Assuming this is her final episode, Pearl Mackie’s stellar performance is one she triumphantly bows out on. Whether it’s anger, grief, or total confusion, she sells every single emotion with pure gusto. Not bad for a woman trapped inside a balaclava-clad tin can.
Cracks in Time
That’s not to say there aren’t some recurring foibles from previous finales, though, and if you pick at The Doctor Falls enough, it does begin to wobble. By taking such a sharp turn in tone, a lot of the good from last week is unfortunately pushed aside. The menacing Mondasian Cybermen fall somewhat into the background, eventually replaced by their more modern-looking brethren. There’s a decent hand-wave about the Cybermen evolving quickly, which slots nicely into the time dilation premise. But it’s a shame the original designs don’t get quite the same love here.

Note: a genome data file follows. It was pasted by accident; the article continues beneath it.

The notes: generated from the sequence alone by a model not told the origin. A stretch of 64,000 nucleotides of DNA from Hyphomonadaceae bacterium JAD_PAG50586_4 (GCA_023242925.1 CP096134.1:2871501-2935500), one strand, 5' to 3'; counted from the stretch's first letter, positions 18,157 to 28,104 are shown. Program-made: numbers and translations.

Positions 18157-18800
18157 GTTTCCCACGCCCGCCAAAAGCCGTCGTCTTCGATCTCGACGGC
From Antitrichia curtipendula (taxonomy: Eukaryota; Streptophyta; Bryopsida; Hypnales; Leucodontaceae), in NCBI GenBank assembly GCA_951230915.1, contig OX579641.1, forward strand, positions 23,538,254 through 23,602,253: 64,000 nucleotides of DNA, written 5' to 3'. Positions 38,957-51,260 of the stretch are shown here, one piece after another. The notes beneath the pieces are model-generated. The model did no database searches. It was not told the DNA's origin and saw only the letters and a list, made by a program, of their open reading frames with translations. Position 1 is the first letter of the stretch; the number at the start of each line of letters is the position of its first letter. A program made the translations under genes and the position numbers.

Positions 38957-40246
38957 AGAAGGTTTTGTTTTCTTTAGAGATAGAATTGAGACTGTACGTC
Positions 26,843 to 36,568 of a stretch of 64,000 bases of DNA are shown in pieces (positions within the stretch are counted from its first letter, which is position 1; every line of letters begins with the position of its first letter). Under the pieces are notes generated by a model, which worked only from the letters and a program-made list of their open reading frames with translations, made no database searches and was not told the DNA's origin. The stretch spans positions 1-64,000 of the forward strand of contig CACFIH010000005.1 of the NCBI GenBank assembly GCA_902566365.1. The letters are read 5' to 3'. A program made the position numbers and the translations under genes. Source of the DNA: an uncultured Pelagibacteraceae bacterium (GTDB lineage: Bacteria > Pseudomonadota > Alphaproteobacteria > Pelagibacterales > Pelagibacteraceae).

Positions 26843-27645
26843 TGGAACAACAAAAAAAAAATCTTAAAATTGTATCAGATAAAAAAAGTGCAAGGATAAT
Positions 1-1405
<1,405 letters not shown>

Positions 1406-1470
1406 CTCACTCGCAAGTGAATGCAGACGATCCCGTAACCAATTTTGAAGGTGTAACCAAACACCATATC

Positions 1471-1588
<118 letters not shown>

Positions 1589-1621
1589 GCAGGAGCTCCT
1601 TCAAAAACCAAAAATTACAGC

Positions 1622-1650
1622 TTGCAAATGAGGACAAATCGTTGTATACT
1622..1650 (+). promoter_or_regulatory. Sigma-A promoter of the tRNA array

We’re also a little underwhelmed by how Nardole makes his exit. It’s not bad, he just deserved a little more. Matt Lucas is given a surprising amount to work with here, and does an excellent job with it too. There’s still the classic comic touch, but also a lot more severity. The one-time coward becomes brave, leading the children up the ship to fight another day. It’s a simple, effective arc. It’s just a shame he isn’t given more significance in the wider scheme of things.
Then, the biggie. The ultimate fate of Bill is sure to cause quite a few stirs. We were so, so close to death finally having some permanence. But, agonisingly, Moffat is Moffat right to the bitter end, sparing her from Cyber-torment at the very last moment. Heather’s shock reappearance is an unexpected twist, and it’s lovely to see Bill getting the girl at last. However, that doesn’t make it feel any less ‘been there, done that’. In fact it’s almost a note-for-note re-tread of Clara’s exit, flying off with a recently introduced character to see the universe. For all the complaints about Jenna Coleman’s departure, at least it didn’t come quite as out of the blue as this.